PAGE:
Oil barrels proved to be suitable working material for Christo because of their sculptural effect and their low cost, and they soon became a dominant factor in his work. From 1958 onwards, many structures were created out of wrapped and unwrapped barrels. Whereas the wrapped cans and bottles were comparable to classical still lifes, the dimensions of the columns of barrels gave them a life-sized form. Their large size, coupled with their arrangement in groups, enhanced their physical effect over that of the smaller works.
The use of oil barrels gained the upper hand from 1961 onwards when Christo erected a column of unaltered drums only in the courtyard behind his studio at 14 rue de Saint-Senoch for the first time. Christo carried the barrels he had collected and cleaned into the yard, stacked them one upon the other, had them photographed and then finally disassembled them.
In the same year, he moved into a garage in Gentilly, a small suburb of Paris, belonging to his friend the painter Jan Voss. Since Christo’s tiny studio was bursting at the seams at the time, he used the additional space to store some of his works, but mostly to make some large-scale works that were too big for his own studio. Physically, none of these sculptures exist today, but not because Christo himself destroyed or dismantled them. It was his landlord who disposed of them when Christo was no longer in a position to pay the storeroom rent.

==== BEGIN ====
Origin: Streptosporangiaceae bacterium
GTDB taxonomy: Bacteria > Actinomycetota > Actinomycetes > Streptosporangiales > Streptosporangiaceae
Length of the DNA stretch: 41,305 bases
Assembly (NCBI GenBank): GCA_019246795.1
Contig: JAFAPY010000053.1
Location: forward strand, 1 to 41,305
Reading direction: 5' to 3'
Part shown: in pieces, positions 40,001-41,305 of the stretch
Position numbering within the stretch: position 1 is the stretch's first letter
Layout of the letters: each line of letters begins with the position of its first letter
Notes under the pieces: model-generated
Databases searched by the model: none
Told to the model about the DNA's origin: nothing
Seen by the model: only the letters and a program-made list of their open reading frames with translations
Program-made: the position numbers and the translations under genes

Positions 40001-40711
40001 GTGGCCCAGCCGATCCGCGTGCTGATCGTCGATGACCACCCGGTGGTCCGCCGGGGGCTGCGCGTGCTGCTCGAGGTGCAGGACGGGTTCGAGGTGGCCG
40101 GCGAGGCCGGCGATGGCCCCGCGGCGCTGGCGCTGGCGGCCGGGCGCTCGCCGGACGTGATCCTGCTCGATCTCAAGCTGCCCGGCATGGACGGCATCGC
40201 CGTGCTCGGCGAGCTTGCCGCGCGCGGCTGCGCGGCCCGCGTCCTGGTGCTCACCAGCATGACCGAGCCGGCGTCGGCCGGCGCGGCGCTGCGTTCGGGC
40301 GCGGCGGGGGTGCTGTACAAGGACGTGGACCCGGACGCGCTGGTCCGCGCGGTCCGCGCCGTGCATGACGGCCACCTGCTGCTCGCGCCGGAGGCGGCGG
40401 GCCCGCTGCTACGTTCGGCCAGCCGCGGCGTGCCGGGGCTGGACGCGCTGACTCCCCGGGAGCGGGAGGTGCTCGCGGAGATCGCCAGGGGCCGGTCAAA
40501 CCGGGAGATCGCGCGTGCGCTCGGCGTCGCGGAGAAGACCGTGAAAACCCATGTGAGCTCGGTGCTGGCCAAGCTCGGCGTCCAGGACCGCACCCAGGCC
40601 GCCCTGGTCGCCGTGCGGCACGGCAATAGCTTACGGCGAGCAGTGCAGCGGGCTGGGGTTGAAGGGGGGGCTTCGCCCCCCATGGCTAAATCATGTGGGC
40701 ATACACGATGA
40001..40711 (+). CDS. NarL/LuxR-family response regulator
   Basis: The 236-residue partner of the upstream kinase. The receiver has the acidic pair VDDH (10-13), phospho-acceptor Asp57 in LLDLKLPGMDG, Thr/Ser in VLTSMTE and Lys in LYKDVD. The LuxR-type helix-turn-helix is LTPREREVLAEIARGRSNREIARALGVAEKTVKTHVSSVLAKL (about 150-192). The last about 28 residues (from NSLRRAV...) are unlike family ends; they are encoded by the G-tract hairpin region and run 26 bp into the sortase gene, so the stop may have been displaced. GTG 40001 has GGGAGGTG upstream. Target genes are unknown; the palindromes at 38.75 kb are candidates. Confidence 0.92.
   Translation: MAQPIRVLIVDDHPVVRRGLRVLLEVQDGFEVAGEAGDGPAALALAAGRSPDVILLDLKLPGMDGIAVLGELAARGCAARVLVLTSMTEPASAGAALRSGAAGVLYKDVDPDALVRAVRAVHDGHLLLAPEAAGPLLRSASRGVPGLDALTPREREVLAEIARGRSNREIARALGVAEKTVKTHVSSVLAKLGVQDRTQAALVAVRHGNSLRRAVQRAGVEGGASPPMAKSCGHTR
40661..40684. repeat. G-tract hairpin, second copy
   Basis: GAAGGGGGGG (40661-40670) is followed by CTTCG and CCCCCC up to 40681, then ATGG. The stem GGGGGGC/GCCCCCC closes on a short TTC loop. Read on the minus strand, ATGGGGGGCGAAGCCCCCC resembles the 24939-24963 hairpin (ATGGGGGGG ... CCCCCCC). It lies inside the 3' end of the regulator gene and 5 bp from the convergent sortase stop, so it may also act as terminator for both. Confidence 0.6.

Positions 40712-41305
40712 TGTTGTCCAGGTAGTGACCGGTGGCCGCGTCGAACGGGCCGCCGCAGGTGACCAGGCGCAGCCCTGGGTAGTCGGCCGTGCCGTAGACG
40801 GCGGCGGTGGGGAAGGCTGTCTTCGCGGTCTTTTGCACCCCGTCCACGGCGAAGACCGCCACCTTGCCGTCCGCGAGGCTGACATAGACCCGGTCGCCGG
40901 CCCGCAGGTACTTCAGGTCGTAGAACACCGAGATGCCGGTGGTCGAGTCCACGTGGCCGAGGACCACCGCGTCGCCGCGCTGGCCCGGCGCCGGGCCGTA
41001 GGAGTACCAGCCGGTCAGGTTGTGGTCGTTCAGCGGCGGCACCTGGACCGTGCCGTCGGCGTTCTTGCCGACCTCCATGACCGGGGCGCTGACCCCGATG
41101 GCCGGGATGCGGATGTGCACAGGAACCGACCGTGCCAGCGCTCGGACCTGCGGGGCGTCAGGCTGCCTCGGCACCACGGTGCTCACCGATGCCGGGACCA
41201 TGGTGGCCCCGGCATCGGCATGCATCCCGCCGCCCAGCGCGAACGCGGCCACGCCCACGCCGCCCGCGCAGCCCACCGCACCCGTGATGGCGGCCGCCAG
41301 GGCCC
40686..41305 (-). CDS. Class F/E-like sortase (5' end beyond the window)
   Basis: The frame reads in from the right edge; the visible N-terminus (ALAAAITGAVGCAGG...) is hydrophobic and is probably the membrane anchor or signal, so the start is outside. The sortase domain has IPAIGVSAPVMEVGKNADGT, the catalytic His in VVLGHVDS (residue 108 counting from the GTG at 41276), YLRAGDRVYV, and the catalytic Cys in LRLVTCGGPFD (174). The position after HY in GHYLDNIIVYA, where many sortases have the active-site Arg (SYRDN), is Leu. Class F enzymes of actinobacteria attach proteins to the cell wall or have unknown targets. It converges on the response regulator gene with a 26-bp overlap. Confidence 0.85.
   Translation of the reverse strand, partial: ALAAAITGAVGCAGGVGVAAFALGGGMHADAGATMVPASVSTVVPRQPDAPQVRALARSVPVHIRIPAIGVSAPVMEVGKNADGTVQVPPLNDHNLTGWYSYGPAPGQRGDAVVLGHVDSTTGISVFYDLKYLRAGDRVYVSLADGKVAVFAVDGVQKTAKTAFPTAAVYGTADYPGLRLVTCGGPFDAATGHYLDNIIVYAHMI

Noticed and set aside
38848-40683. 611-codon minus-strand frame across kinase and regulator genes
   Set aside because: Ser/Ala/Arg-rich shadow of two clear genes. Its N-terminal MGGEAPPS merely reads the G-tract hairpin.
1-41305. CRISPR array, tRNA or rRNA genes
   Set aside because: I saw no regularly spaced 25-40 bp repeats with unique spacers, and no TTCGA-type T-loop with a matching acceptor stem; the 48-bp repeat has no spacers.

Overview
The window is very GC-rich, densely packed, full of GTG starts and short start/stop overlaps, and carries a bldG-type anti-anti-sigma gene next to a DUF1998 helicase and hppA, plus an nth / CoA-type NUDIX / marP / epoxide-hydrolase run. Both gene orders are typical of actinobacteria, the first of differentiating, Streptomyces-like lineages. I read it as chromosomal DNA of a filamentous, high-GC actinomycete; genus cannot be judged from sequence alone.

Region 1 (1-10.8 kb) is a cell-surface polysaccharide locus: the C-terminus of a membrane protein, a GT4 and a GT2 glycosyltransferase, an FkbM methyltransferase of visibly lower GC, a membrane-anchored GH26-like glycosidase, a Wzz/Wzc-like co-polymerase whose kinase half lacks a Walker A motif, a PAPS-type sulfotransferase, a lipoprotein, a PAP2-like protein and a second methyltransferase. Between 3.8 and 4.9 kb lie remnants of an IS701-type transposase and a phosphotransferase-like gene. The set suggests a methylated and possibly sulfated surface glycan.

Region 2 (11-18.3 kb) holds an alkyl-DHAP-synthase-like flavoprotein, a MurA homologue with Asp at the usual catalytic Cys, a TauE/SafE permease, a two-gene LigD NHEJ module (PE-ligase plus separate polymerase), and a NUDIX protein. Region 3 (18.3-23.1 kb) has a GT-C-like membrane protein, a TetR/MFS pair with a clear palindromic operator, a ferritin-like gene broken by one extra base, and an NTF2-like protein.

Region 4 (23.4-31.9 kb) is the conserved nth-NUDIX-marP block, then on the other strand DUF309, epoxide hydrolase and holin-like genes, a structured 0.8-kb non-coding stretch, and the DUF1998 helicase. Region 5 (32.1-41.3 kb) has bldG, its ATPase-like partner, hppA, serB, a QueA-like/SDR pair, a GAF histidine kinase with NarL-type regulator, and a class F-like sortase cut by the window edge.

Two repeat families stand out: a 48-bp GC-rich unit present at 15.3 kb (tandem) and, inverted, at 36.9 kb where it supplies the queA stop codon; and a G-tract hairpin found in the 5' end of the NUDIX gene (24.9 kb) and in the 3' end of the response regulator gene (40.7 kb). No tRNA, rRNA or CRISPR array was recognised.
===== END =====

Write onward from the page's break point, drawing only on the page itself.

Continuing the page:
By fate or coincidence, the Gentilly studio was located next to a huge yard used for storing oil drums that Christo would be able to use. The new, open space had an immediate effect on his works, most notably in their dimensions. He soon carried the principle of vertical stratification to monumental heights by stacking several barrels up to a height of fifteen feet along the freeway in Gentilly, increasing the drivers’ awareness of and sensitivity to their surroundings through the temporary artistic estrangement of the environment.
The first time Christo had the opportunity to present his new structures to the larger public was at his solo exhibition in the Cologne gallery of Haro Lauhus in 1961. The visitors were welcomed in front of the entrance by a column of stacked barrels, and inside, Christo carried this motif to claustrophobic heights by filling a whole room with his barrel arrangements. The columns and towers of rusty steel drums reached to the ceiling and left only a small passage to get to the back room of the gallery. One newspaper secretly had five visitors photographed from inside as they stared, some amazed, some incredulous, through the window. Underneath the pictures was the headline: "The Most Controversial Exhibition Cologne Has Ever Seen."
When Christo had a personal exhibition at Jeanine de Goldschmidt's Galerie J (Pierre Restany's Paris gallery) the following year, accompanying Christo and Jeanne-Claude's Iron Curtain at Rue Visconti, he installed a wall of rusty steel drums that occupied an entire wall in the gallery. The bottoms and lids, structured from brown and red to yellow and blue, must have seemed like an extreme enlargement of a pointillist painting.
Enlarged reproductions of several ink drawings proposing the use of oil barrels to cover whole building fronts and lobbies were installed on the pillar in the middle of the gallery. Although these early projects were not realized, the drawings indicated the scope of Christo and Jeanne-Claude’s imagination and their visionary approach to alter whole environments.
Excerpts from the books Christo and Jeanne-Claude: Early Works 1958-64 (Bönen: Kettler, 2009) and Christo: The Paris Sculptures 1961 (Bönen: Kettler, 2011) by Matthias Koddenberg. Edited by the author in 2012.